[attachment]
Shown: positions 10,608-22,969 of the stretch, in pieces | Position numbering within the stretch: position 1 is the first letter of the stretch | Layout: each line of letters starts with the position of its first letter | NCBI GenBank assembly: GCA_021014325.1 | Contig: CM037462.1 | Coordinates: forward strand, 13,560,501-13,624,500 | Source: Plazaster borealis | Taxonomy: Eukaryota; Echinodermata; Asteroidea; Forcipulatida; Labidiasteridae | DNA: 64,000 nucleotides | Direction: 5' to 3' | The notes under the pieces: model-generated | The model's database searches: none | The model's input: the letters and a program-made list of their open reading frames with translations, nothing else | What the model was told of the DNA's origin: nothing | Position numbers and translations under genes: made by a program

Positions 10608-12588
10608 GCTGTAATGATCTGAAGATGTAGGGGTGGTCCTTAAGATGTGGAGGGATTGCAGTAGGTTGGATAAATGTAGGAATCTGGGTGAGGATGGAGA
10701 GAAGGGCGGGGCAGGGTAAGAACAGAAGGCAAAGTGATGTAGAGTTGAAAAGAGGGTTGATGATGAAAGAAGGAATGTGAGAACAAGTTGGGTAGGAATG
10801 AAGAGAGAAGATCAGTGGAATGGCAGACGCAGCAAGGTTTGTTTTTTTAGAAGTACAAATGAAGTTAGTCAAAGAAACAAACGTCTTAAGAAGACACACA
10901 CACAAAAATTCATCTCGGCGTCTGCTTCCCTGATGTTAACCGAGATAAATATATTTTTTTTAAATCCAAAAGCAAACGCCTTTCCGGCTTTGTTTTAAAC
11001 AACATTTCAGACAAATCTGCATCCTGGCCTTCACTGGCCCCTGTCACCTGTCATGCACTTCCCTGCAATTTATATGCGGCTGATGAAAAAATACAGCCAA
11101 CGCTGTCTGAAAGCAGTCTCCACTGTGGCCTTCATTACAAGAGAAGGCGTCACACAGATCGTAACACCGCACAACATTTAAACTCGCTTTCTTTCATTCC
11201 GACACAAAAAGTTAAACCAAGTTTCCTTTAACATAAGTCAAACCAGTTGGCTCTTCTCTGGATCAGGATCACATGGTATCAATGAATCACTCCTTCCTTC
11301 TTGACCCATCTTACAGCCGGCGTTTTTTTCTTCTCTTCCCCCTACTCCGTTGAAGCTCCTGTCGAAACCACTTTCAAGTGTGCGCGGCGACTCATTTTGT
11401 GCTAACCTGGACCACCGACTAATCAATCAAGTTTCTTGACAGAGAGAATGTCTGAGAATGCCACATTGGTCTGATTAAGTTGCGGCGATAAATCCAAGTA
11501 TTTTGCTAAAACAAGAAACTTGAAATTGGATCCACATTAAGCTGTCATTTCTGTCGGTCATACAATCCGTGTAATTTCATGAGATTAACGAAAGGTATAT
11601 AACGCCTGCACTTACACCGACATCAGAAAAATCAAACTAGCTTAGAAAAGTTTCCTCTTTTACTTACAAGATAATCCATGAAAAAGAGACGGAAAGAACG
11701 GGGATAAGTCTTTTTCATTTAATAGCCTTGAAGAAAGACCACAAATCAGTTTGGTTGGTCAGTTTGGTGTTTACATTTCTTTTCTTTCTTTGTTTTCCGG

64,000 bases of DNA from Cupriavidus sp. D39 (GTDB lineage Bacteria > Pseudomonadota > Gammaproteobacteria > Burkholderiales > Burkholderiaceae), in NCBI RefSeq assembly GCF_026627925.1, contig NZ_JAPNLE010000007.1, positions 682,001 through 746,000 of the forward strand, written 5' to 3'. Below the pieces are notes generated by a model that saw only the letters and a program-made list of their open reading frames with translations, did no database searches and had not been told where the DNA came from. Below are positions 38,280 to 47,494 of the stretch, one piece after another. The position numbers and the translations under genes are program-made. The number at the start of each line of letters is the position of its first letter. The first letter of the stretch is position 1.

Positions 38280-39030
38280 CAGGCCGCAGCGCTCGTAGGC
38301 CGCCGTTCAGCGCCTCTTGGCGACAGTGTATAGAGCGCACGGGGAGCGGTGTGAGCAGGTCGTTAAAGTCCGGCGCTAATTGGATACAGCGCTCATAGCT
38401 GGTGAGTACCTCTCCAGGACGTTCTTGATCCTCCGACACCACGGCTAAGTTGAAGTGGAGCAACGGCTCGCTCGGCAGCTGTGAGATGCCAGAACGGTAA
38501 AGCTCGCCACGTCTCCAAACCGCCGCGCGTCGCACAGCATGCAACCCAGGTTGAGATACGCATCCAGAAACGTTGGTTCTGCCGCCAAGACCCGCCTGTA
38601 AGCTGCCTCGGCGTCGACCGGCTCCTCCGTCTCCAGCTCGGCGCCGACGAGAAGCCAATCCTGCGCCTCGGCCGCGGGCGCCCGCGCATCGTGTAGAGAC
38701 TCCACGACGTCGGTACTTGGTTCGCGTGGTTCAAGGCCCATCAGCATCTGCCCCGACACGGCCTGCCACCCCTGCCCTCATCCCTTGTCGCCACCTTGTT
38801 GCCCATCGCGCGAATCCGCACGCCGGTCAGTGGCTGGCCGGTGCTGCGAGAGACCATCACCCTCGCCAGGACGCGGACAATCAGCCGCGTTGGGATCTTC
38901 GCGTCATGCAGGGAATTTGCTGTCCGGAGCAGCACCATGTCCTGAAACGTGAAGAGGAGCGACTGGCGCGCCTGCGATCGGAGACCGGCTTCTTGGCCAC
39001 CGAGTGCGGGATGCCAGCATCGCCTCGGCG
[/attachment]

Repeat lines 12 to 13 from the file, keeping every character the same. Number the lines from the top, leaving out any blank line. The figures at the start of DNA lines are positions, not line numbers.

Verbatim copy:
11501 TTTTGCTAAAACAAGAAACTTGAAATTGGATCCACATTAAGCTGTCATTTCTGTCGGTCATACAATCCGTGTAATTTCATGAGATTAACGAAAGGTATAT
11601 AACGCCTGCACTTACACCGACATCAGAAAAATCAAACTAGCTTAGAAAAGTTTCCTCTTTTACTTACAAGATAATCCATGAAAAAGAGACGGAAAGAACG